In collaboration with the Sportsecyclopedia.com
In what could be the biggest blown call in the history of the World Series, first base umpire Don Denkinger rules Jorge Ora of the Kansas City Chiefs safe, leading off the ninth inning of Game 6 of the World Series. Replay clearly showed that St. Louis Cardinals reliever Todd Worrell beat him to the bag. The Royals would score two runs in the ninth to win the game 2-1. The Royals would win the World Series one night later with an 11-0 win in Game 7.
For a decade, the Kansas City Royals had been a contender in the American League, winning their first division title in 1976. With stars like George Brett, Willie Wilson, Hal McRae, and Frank White, the Royals won the American League West three consecutive seasons. However, each time they were beaten by the New York Yankees. In 1980, the Royals finally beat the Yankees but were beaten by the Philadelphia Phillies in the World Series. The Royals struggled over the next three years but reclaimed the West in 1984. In 1985 they won their sixth division title in ten years with a record of 91-71, edging the California Angels by one game. Helping to guide the Royals was Bret Saberhagen, who won the Cy Young, while Dan Quisenberry continued to be the most reliable reliever in baseball.
In the ALCS, the Royals took on the Toronto Blue Jays. Toronto won the first two games at Exhibition Stadium, taking Game 1 behind Dave Stieb 6-1. In Game 2, the Blue Jays won 6-5 in ten innings, as each closer blew a save, while Al Oliver won the game with a walk-off single. The Royals won Game 3 in Kansas City 6-5, but Toronto, with three runs in the ninth, won 3-1 to take a 3-1 series lead. Had this been one year earlier, the ALCS would have been over, but 1985 was the first year that the ALCS became a best-of-seven series. The Royals got a brilliant start from Danny Jackson to record a 2-1 win in Game 5. Back in Toronto, the Royals paced by a George Brett home run forced a seventh game with a 5-3 win. They would advance to the World Series with a 6-2 win.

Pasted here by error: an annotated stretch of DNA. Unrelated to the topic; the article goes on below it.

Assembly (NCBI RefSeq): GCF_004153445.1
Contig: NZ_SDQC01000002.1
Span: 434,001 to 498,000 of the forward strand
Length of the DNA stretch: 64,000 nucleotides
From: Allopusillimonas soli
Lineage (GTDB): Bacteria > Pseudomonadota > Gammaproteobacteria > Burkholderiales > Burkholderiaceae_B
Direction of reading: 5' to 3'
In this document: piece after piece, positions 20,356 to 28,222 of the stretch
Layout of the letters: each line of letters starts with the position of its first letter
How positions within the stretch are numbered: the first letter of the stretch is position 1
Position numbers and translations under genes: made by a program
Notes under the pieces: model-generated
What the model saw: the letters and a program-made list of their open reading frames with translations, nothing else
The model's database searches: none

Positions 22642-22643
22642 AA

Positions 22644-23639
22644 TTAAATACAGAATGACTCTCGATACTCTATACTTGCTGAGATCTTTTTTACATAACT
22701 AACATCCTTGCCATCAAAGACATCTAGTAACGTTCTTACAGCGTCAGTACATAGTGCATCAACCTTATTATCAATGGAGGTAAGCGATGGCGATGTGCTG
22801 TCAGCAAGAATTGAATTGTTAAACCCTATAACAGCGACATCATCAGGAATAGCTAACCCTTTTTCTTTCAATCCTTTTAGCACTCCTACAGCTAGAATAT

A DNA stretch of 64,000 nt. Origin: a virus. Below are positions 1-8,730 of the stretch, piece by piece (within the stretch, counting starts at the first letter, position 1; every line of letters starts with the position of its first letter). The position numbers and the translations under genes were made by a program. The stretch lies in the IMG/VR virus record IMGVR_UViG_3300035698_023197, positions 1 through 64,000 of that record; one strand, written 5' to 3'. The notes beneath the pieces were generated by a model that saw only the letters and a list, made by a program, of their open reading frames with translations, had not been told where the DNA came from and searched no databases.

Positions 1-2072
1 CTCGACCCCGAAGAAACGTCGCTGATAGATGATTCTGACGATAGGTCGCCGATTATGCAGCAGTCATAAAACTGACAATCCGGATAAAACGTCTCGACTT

The St. Louis Cardinals battled the New York Mets all season, winning the National League East with a record of 101-61 as Vince Coleman won Rookie of the Year and Willie McGee was the NL MVP. After a drama-filled NLCS, in which the Cardinals beat the Los Angeles Dodgers in six games, the State of Missouri became the center of the baseball universe as the Kansas City Royals faced the St Louis Cardinals. The World Series would be nicknamed the “I-70 Series” for the highway that runs between two cities. It was also a homecoming for Cardinals’ manager Whitey Herzog, as he managed the Royals in their first three divisional wins.
In Game 1, at Royals Stadium, John Tudor got the start for the Cardinals, while Danny Jackson started for the Royals. Lonnie Smith, the Royals’ leadoff hitter, made history, becoming the first player in baseball history to play for both World Series participants in the same season. The Royals got a run in the second inning on a single by Steve Balboni. The Cardinals scratched across a run to tie the game in the third and took the lead on a double by Cesar Cedeno. The score remained 2-1 until the ninth inning when Jack Clark had an RBI double to give St. Louis an insurance run. Todd Worrell, the Cardinals late-season rookie addition, recorded the save as they took the opener 3-1.
In Game 2, it was Danny Cox for the Cardinals opposed by Charlie Leibrandt. The Royals took a 2-0 lead in the fourth inning on back-to-back doubles by George Brett and Frank White. Leibrandt was in line for a complete-game shutout when Willie McGee led off the ninth with a double. After retiring the next two hitters, Jack Clark had a two-out single to put the Cardinals on the scoreboard. Tito Landrum followed with a double, as Cesar Cedeno was walked to load the bases with two outs. Instead of calling on closer Dan Quisenberry, Leibrandt stayed in and gave up a bases-clearing triple to Terry Pendleton. Quisenberry came in and got the final out, but the damage was done as St. Louis won the game 4-2 and went home with a 2-0 series lead.